Rendition is the US practice of bringing killers of Americans to justice, wherever they hide. It’s current under attack by Europeans, who are content to leave the murderers of their own citizens – and US citizens – go free. The EU should remove the need for this practice by ceasing to harbor terrorists and properly punishing murderers. But it won’t.
According to Frederick Forsyth, who’s accuracy I have yet to fault, rendition has been around for 20 years. After terrorist murderers of Americans were protected by EU nations the US passed the Comprehensive Crime Control Act of 1984 making the killing of Americans overseas as acts punishable under US jurisdiction. This was extended in 1986 to cover all terrorist acts, in the Omnibus Diplomatic Security and Anti-Terrorism Act.
Triggers included the hijacking of the liner Achille Lauro (my ellipsis):
On October 7, 1985 four men representing the Palestine Liberation Front…took control of the liner off Egypt…Holding the passengers and crew hostage, they directed the vessel to sail to…Syria, and demanded the release of 50 Palestinians then in Israeli prisons. Refused permission to dock…the hijackers shot one wheelchair-bound passenger – an American named Leon Klinghoffer – because he was Jewish, and threw his body overboard.
…after two days of negotiations the hijackers agreed to abandon the liner for safe conduct and were flown towards Tunisia aboard an Egyptian commercial airliner. The plane was intercepted by United States Navy fighters on October 10 and directed to land at…a NATO base in Sicily, where the hijackers were arrested by the Italians (who pulled guns on American troops) after a disagreement between U.S. and Italian authorities. The other passengers on the plane (possibly including the hijackers’ leader Abu Abbas) were allowed to continue on to their destination, despite protests by the United States.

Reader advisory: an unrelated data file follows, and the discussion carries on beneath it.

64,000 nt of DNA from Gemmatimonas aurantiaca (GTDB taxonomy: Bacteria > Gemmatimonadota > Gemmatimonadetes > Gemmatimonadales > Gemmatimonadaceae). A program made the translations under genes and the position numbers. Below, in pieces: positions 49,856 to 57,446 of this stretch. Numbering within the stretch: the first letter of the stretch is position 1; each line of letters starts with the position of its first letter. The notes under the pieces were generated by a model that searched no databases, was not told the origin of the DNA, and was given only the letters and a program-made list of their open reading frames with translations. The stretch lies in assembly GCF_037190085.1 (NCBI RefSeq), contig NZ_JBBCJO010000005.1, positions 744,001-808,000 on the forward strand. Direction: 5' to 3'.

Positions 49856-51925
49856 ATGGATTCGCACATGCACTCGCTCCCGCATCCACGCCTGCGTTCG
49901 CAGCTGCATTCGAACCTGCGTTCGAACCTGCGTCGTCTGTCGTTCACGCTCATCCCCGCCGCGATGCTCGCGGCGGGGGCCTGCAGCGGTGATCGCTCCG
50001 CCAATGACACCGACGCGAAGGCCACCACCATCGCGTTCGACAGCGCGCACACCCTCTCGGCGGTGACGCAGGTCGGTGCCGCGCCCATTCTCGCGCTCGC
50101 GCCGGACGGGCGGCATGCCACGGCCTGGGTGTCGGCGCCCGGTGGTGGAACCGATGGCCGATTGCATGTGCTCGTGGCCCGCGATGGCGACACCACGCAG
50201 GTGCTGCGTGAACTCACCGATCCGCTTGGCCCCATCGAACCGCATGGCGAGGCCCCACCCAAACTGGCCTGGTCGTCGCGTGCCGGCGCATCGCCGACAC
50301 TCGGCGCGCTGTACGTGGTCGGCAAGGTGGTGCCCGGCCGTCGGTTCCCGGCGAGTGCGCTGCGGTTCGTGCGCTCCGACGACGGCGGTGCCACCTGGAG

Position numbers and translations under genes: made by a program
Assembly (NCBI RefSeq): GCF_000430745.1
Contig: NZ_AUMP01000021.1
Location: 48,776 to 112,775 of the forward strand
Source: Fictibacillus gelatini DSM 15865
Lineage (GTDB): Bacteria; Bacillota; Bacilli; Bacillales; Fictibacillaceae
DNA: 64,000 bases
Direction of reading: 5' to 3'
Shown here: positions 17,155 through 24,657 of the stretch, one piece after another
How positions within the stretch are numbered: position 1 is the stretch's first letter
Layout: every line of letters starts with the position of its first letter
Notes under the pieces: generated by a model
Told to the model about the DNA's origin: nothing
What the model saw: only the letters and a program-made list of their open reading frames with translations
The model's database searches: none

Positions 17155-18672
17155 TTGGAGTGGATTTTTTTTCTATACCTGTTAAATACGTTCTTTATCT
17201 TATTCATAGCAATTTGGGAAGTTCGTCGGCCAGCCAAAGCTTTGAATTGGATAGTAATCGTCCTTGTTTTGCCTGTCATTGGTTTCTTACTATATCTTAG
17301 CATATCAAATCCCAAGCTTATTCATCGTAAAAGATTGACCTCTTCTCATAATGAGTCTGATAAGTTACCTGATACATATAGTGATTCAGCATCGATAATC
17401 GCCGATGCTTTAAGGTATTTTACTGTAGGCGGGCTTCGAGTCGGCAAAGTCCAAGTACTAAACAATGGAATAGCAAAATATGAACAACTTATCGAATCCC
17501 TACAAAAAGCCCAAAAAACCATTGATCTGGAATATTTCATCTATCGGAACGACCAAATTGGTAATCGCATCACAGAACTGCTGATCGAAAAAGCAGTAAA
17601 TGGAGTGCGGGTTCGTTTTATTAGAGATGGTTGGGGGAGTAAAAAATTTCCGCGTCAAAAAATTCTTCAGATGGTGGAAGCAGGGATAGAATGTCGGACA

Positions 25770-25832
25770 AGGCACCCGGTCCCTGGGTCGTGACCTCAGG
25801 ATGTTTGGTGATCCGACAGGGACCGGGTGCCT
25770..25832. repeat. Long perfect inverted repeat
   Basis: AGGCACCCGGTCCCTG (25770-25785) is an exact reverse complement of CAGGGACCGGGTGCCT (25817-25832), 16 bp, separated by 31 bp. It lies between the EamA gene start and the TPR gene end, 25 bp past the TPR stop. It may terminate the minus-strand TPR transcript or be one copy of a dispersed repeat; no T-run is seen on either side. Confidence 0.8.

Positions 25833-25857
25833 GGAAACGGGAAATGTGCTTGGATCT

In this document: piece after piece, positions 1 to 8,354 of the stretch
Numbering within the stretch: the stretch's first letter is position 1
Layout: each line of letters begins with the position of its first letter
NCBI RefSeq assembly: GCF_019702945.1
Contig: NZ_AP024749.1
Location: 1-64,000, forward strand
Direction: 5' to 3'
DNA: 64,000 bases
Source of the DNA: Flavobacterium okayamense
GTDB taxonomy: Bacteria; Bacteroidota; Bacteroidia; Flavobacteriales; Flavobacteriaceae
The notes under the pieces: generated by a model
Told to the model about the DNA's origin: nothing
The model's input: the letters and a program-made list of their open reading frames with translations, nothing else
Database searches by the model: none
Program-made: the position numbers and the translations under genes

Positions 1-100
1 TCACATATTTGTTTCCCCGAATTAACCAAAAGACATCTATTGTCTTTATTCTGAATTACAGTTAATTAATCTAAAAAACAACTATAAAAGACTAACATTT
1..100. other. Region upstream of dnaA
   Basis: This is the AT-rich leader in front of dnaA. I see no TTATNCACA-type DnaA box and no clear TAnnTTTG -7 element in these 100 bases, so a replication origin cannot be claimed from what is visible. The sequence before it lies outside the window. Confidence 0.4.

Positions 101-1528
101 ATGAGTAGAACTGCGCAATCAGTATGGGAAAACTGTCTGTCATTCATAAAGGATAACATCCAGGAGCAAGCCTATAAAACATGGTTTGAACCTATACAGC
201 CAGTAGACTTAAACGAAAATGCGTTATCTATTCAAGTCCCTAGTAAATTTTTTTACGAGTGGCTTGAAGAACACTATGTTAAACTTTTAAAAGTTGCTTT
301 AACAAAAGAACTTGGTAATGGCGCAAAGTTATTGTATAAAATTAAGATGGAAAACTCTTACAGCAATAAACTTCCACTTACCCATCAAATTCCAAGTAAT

That same year the Germans refused to extradite to the US the terrorists responsible for the torture and murder of US Navy diver Robert Stethem. After convicting the killers in a German court they covertly released him in 2005.
The US is acting both morally and rationally in hunting down people that kill its citizens. Other nations that treat such killers leniently can hardly complain if the US enforces its own laws, as for example here:
An Italian judge yesterday ordered 26 Americans, most of them believed to be CIA agents, to stand trial for the kidnapping and torture of a Muslim cleric…Prosecutors say that the kidnapping was a breach of Italian sovereignty that compromised Italy’s antiterrorism efforts.
There’s no chance the US will allow Italians anywhere near its agents. Italy is no longer an ally, and its judicairy – like the nation as a whole – is massively corrupt.
In a related case, another ex-ally, Spain, is seething;
The al-Qaeda leader who created, trained and directed the terrorist cell that carried out the Madrid train bombings has been held in a CIA “ghost prison” for more than a year.
Spanish officials told The Times last night that they are furious to have been denied access to Mustafa Setmarian Nasar, a Syrian-born terrorist who has been part of the al-Qaeda leadership since the late 1980s.
The US won’t grant access to this asset because a) Spain is no longer an ally, b) Spain has condemned the US capture and imprisonment of the guy, and c) if they get their hands on him they’ll let him go.
The solution to all this is for EU nations to severely punish killers of Americans and their own people. Until they do that, their citizens will remain at risk, their nations will continue to be terrorist safe harbors, and the US will Keep on Rendering.